Priests of the diocese gather with Bishop Michael C. Barber, SJ, before the jubilee Mass.
All: MICHELE JURICH/THE CATHOLIC VOICE
Celebrating a contemplative life
with prayer, song, thanksgiving
"You pour out your whole heart for the Church," Bishop Barber said.
In honor of the silver jubilee of Mother Sylvia Gemma, OCD, superior of the Carmel of Jesus, Mary and Joseph, Bishop Michael C. Barber, SJ, celebrated a Novus Ordo Mass for the anniversary of her religious profession on May 5.
Eight priests concelebrated, with Father Alex Castillo serving as master of ceremonies, in the chapel in the rustic hunting lodge at the end of a twisty, private road the sisters have rented since their arrival in July 2012.
The sisters, who live a cloistered life, will move to their new home, the former Kensington monastery, purchased by an anonymous donor and given to the diocese, after renovations are completed over the next several months.
In the chapel, the sisters are separated from the rest of the congregation by a tall, wooden grille, with dark curtains drawn across. But their voices rose in song and Latin response.
Outside the grille, their guests, including their friends and benefactors from nearby St. Monica Parish in Moraga, and beyond, prayed with them.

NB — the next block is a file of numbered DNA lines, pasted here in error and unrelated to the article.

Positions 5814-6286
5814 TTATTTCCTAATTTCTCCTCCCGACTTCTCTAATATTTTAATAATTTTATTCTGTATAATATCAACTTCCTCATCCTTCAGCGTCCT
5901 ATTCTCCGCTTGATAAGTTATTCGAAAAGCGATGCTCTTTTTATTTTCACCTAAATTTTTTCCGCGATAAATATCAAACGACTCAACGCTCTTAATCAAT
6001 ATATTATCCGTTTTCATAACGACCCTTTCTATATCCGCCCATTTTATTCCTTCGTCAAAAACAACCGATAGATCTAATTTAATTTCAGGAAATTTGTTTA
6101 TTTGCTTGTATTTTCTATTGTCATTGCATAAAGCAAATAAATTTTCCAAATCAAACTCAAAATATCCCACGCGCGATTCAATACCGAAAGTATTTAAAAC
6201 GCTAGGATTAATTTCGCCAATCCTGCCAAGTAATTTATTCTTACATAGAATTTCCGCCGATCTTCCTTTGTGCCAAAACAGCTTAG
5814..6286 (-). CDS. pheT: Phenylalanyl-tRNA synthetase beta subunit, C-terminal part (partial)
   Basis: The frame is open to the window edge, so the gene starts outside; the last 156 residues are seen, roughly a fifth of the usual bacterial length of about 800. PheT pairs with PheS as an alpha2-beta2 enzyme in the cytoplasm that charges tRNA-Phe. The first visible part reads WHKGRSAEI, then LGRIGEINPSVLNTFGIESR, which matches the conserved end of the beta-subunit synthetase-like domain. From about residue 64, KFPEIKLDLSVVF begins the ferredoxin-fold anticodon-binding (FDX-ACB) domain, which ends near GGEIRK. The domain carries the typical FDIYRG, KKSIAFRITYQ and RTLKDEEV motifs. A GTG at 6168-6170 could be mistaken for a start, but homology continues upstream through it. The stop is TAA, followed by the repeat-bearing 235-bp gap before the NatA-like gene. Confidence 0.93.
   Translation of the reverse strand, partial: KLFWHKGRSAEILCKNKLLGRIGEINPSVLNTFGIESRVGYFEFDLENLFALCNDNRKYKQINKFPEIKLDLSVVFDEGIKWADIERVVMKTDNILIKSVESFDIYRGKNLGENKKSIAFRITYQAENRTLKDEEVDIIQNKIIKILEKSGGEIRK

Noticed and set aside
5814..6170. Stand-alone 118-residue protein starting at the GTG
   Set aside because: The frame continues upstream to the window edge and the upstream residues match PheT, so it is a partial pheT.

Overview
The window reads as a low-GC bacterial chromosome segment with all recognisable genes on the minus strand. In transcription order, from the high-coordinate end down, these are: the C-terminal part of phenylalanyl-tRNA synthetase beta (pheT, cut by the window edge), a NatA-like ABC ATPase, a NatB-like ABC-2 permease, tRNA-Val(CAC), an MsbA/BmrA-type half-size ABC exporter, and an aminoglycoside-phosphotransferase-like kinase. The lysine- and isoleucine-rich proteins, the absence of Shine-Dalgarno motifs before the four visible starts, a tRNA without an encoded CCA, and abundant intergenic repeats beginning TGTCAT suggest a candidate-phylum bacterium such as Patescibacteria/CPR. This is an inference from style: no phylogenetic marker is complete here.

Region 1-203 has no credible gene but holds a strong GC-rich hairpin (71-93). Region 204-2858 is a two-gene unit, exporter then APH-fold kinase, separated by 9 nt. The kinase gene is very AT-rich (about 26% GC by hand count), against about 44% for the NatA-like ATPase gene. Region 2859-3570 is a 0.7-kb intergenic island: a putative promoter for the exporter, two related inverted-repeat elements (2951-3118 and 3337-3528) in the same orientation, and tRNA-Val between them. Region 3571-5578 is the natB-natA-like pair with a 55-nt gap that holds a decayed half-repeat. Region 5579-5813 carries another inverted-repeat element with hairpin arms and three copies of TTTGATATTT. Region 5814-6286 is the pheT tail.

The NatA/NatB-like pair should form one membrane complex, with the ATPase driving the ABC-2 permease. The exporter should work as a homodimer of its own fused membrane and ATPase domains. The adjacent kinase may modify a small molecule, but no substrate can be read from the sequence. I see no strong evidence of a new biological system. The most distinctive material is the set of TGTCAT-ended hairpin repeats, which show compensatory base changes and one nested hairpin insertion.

The white altar, which came with the sisters from Nebraska, has holders for seven candles. The seventh is lit only when the bishop is celebrating Mass.
"I rejoice on behalf of the whole diocese," Bishop Barber said in his homily. A contemplative vocation isn't chosen, he said. "It picks you."
"The truth is, Mother Sylvia Gemma, Jesus loved you first," he said.
The sisters' life of intercessory prayer, he said, calls special attention to "the church, for the suffering, for the needy."
"You pour out your whole heart for the Church," the bishop said.
Noting that the sisters give their love to the church, he reminded them: "You are the object of His love."
Many people, the bishop said, look for love in the wrong places. But to Mother Sylvia Gemma, he said, "You have found love in the right place, in the heart of the church. Our Lord has found you, too."
After the Mass, the sisters received visitors from behind a wooden grille, as part of the chapel was converted to a speak room.
Blessings, smiles and good wishes were exchanged freely.
Mother Sylvia Gemma, the honoree on her jubilee, wore a wreath of white flowers atop the white veil of her simple Carmelite habit.
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